It was, I think, about five weeks after my letter, that I stole out one day, feeling duller than usual, and, indeed, quite depressed. For one thing, the air was damp and chilly, and there was no sun. I lacked the vigor of mind to start on one of my excursions, and so wandered vaguely about. In such a frame of mind one ends by being drawn into the vortex, and by-and-by I found myself in the busiest part of Broadway. I mingled with the pedestrians on the sidewalk, but all at once my progress was obstructed. The dense mass of humanity had been stopped.
I peered over the nearest shoulders, but saw nothing. I asked what was the matter.
"Oh, not much. Only a shop-girl in charge of a policeman."
The policeman had signaled for a carriage.
It drew up, and he and his mate proceeded to lift the girl into it. Her limbs had failed her in the street.
They lifted her above the crowd, and in so doing they turned full upon me the face of Airy, beautiful as ever, but pale as death, and so rigid in its despair that it seemed cut out of marble.
Unable to get near her for the crowd, I could do nothing but make inquiries. But the people knew nothing. Thereupon I fell to guessing, and, as usual, my guesses were colored by egotism. Something had happened to Barney McCabe, and Airy was wanted as a witness. Yes, he had been murdered in some bar-room riot. Poor fellow! What a pity! Airy was free.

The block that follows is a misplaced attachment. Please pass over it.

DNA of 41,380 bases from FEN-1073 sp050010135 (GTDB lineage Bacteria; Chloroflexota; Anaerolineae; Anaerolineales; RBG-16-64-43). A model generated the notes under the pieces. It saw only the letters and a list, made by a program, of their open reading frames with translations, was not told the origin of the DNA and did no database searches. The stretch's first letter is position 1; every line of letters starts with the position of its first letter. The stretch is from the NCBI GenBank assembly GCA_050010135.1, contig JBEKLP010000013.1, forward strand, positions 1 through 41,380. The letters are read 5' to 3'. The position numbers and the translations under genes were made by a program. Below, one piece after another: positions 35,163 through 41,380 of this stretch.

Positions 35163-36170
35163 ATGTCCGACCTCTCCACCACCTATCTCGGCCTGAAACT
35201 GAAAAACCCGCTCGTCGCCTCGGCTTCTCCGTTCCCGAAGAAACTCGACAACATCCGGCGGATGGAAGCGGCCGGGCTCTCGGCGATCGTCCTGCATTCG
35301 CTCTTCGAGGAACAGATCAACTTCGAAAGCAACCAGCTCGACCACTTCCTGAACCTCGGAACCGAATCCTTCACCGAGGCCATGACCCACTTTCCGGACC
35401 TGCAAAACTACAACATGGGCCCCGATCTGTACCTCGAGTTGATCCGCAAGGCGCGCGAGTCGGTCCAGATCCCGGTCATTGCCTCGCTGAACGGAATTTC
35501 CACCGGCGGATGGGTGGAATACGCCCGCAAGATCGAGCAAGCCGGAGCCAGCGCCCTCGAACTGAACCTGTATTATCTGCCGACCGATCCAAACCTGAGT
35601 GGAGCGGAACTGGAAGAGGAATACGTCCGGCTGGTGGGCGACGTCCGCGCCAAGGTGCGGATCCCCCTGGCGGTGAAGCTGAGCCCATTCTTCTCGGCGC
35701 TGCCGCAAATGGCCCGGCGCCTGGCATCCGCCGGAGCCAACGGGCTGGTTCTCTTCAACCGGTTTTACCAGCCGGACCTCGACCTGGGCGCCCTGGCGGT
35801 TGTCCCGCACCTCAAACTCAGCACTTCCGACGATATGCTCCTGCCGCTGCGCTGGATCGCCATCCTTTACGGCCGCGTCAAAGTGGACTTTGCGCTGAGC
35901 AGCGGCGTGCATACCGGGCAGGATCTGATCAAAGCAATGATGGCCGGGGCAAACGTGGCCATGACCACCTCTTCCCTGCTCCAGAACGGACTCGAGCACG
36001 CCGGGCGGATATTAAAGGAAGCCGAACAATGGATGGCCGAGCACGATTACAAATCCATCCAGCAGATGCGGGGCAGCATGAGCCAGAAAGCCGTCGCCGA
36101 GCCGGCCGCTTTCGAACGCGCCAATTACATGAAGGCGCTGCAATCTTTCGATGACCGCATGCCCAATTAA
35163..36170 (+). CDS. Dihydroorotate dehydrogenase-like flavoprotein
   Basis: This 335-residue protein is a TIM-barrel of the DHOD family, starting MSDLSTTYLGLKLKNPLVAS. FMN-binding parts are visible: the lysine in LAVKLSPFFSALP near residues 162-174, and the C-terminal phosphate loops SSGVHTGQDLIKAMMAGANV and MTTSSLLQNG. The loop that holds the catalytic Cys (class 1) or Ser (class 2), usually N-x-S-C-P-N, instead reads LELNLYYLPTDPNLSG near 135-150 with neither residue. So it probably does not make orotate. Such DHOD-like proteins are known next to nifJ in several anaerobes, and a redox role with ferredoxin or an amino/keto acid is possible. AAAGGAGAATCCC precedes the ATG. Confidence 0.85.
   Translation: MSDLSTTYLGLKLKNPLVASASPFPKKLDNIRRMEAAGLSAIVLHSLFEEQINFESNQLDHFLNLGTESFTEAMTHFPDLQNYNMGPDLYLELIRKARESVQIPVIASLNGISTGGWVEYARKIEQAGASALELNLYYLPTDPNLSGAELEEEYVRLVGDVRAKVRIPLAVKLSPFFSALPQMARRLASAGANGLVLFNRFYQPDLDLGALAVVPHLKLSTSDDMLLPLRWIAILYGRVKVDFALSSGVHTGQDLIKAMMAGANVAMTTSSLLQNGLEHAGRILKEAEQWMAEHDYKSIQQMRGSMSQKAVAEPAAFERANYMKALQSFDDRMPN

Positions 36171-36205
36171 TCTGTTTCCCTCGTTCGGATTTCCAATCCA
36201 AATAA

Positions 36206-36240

I ordered my man to bring the morning papers up to my bedroom as soon as they could be got; and I searched them for news of the murder of the hapless McCabe, whom I had envied, and could now afford to pity. I did not find it--not for want of murders, for they were greatly in vogue that week; but there was no McCabe concerned in them, either actively or passively. In short, I could find no trace of the crime I was looking for.
At last, in a corner of the police intelligence, I lighted on these words:
"Yesterday a shop-girl in the employ of Small Brothers & Co. was arrested on a charge of stealing a large quantity of valuable lace."
These words struck me first feebly, then smartly, then violently. There was no name; but the coincidences were so many and so strong. Airy was employed by that very house, was trusted with lace, and was arrested. Her face of terror rose again before me, and I sprang out of bed with a cry of dismay.
In a very short time I was being driven downtown as fast as two blood horses could take me. I soon reached the prison where Airy was incarcerated. In spite of my appearance and respectability I soon found out that, not being a politician, I could do nothing with the pompous officials. I wanted to see Airy, and hear her version of the story before the Court opened. However, this was not allowed. The officers in charge of the prison seemed to be of the opinion that my only object was to effect a rescue of some of their prisoners. A word, however, dropped from one of them gave me a hint. "Ef ye wur the prisoner's lawyer, or in company with him, then ye could be afther seeing her." I saw the drift; for while the officer was speaking a seedy-looking individual approached us. The latter stated to me in a whisper that he was a lawyer, and allowed to plead in court. He volunteered his services; but I turned away from his red nose and whisky-perfumed breath in disgust.